Are investors getting their revenge in early?
Grain futures, in corn at least, have a habit of reacting poorly to the annual US Department of Agriculture report on US farmers' spring sowing intentions, of which the next edition is due on Friday.
On average, they herald a drop in Chicago corn prices of nearly $0.37 a bushel in following days, according to Allendale research.
Investors did not appear to be taking any chances on Tuesday, driving the benchmark May futures contract down a further 1.1% to $6.30 ¾ a bushel, taking its losses over the last two weeks to more than 6%.
A further $0.37-a-bushel loss would take the contract well below 2012 a bushel to its lowest levels of 2012.
The decline tallied with ideas of liquidation by funds "long a lot of corn", Benson Quinn Commodities said.
"A large number of market participants are hinting at reducing length or holding shorts into Friday's report."
The briefing is, after all, expected to show US sowings of the grain at their highest since World War II.
"Weather forecasts continue to point to mild to warmer than normal temperatures in most of the US key growing regions," Darrell Holaday at Country Futures said.
"Look for corn planting progress to pick up as the week progresses."
But corn did not just jump of its own accord, but was encouraged lower too by declines in
The Turnaround Tuesday theme which seemed to be struggling for grip earlier on managed in the end to dig its nails in deep.
Wheat for May tumbled by 3.0% to $6.39 ¾ a bushel in Chicago, as attention flipped back from the European Union drought to the better condition of the US crop highlighted by USDA data overnight.
Hard red winter wheat in Kansas, America's top wheat-producing state, registered its best condition since summer 2010 after drought refreshed moisture-deprived ground.
Kansas (City) hard red winter wheat futures fell 2.9% for May delivery to $6.79 a bushel.
After all, the influence from Europe itself was hardly buoyant, despite continued talk of damage to cereals crops from a lack of moisture, with Paris wheat futures for May closing down 1.9% at E213.25 a tonne.
London May wheat ended 1.7% lower at £174.05 a tonne.
"Today we have seen something of a correction as markets struggle to digest" the spree of news on winterkill in European crops, besides drought, grain traders at a major European commodities house said.
"It feels like some people are trading more off disaster levels when in fact today the crops have come to limited harm, so far."
As a further setback to European prices, trading house Toepfer International said that the bloc's milling wheat was "too expensive for export".
Investors in soybeans, meanwhile, suffered a touch of vertigo, wondering if the rally in prices had got ahead of themselves, despite reassurance from Rabobank, and opting to take profits ahead of Friday's report.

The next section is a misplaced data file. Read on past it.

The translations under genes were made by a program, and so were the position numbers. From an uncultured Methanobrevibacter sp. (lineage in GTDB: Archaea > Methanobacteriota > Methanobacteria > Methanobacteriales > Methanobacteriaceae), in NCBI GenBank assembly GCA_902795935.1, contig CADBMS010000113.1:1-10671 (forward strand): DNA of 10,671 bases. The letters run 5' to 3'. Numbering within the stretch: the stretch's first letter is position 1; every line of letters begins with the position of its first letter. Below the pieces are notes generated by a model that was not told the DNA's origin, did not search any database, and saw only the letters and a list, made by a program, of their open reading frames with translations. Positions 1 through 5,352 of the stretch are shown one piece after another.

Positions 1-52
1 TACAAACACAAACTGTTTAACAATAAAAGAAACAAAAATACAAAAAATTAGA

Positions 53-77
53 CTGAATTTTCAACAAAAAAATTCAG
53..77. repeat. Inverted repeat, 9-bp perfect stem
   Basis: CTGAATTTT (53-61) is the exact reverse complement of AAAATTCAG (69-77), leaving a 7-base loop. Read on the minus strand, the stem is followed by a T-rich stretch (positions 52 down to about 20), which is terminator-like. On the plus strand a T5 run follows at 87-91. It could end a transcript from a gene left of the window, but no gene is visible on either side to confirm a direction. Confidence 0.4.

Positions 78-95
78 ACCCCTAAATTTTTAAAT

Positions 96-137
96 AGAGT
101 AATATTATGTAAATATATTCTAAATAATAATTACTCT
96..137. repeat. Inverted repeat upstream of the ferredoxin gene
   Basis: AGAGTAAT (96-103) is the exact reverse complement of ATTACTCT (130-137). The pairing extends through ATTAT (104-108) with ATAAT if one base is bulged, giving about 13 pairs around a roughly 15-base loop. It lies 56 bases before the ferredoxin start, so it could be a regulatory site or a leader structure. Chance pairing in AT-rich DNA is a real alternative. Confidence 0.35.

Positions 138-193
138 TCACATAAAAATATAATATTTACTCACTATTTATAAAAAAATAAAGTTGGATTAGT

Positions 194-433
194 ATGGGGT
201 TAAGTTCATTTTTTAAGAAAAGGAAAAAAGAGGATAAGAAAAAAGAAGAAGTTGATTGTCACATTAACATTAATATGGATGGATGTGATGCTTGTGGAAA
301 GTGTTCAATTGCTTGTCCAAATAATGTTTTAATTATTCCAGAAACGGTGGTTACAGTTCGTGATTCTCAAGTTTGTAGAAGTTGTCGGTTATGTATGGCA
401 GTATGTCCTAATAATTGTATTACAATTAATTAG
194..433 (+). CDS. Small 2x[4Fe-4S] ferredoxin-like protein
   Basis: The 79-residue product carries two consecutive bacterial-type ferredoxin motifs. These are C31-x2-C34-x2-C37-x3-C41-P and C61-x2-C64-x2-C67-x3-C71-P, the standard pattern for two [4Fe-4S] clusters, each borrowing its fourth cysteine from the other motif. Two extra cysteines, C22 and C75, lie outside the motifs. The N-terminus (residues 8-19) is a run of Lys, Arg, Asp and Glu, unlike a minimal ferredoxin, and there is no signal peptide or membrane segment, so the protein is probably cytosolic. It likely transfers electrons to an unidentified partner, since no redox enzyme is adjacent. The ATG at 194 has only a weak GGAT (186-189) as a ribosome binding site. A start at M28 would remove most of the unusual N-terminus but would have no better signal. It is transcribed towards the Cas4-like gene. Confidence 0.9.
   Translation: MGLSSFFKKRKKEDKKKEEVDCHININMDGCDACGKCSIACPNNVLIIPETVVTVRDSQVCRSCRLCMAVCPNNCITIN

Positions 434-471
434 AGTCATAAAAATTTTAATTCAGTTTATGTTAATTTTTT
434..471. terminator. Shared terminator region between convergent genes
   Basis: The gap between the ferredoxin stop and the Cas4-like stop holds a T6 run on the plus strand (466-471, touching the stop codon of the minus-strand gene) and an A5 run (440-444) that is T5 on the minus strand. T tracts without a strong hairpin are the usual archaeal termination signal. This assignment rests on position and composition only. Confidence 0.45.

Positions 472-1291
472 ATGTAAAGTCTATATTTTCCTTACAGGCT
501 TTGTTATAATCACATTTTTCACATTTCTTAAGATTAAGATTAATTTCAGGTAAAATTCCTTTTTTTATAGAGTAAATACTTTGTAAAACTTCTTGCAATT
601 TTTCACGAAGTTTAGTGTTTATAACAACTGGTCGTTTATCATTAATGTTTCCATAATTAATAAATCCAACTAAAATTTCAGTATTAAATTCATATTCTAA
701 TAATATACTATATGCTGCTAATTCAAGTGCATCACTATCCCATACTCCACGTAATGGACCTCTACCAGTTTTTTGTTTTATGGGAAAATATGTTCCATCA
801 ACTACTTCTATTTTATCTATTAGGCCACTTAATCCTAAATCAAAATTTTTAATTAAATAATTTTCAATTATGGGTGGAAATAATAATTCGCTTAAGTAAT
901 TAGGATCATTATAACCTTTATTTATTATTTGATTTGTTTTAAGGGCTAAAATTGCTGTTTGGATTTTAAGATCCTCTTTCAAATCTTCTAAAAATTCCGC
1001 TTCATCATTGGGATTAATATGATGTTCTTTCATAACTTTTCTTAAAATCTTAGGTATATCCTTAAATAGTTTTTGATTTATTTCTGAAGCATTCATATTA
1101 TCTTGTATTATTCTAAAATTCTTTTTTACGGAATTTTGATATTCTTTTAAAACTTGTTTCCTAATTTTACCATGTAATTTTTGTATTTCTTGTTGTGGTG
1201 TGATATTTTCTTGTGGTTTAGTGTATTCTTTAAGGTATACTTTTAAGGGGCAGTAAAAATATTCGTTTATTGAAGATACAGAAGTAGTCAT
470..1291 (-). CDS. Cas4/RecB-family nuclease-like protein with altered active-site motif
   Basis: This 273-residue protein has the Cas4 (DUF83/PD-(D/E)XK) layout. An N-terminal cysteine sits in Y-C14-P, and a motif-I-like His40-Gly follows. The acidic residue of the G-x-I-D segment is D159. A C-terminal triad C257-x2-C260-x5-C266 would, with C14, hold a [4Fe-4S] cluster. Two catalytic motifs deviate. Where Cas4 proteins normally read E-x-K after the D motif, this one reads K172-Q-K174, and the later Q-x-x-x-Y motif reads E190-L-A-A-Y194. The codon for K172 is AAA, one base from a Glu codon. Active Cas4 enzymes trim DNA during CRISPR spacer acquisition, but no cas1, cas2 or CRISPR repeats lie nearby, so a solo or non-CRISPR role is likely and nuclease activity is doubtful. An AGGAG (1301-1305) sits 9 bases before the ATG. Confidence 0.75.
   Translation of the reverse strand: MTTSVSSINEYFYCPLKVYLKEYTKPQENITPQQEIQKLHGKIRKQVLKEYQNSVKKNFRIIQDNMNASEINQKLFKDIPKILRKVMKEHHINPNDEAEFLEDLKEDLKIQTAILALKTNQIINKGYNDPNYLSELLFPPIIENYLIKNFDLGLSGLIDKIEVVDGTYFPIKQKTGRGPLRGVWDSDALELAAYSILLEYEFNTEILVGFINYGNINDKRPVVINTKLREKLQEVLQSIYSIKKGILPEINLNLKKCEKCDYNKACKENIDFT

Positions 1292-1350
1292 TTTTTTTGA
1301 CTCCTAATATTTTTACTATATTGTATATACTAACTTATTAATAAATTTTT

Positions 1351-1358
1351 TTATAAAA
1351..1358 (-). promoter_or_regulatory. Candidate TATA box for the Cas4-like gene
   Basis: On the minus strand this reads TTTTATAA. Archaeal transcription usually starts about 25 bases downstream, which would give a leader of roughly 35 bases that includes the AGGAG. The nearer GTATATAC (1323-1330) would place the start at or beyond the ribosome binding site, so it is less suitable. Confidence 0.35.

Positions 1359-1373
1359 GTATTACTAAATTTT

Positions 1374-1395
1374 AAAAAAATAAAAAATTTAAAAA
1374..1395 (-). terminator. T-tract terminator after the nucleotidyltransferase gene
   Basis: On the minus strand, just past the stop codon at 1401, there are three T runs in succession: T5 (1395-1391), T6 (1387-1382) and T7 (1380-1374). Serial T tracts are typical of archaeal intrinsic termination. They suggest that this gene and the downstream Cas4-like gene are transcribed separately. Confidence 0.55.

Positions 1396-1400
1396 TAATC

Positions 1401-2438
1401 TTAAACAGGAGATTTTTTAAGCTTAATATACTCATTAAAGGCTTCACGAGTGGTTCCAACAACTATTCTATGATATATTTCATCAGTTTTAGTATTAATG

"Can the soybean numbers be bullish given the strength that we have seen going into the report? We feel it will be very difficult to get bullish soybean numbers," Mr Holaday said.
Not that all is lost, with US Commodities noting, for instance, that "exporters are being forced to bid up basis levels in an attempt to keep supplies moving on solid demand from China and as farmer selling has slowed".
Still, Chicago soybean futures for May ended down 0.7% at $13.69 ¾ a bushel.
Indeed, the turnaround theme extended to New York, where arabica
While there was no obvious spark for the buying, the market had been ripe for a round of short-covering given the huge number of speculators' short positions in the bean, shown by regulatory data late on Friday to have risen to a multi-year high.
Rabobank hardly hurt by joining the likes of Macquarie Securities and Societe Generale in warning investors against expecting a further drop in prices of arabica, the worst-performing farm commodity in 2012, with losses of 21% as of Monday.
"The fundamentals of the coffee market have not changed significantly in the past two months," the bank said, forecasting New York futures averaging 190 cents a pound in the April-to-June quarter.
"Over the medium term, demand for arabica, which we expect to grow at 2.5-3% in 2012-13, vastly drawn-down origin stocks and user buying support will support… futures prices."
It will still be "a transitional year" for newly-planted cane, "and only in 2013-14 will we see a chance for a more pronounced recovery", the analysis group said.
However, at Phillip Futures, Lynette Tan noted forecasts that "rains over Brazil's main sugarcane state, Sao Paulo, should turn more frequent through mid-April, bringing relief to fields that have been drying out for near two months after unusually few showers".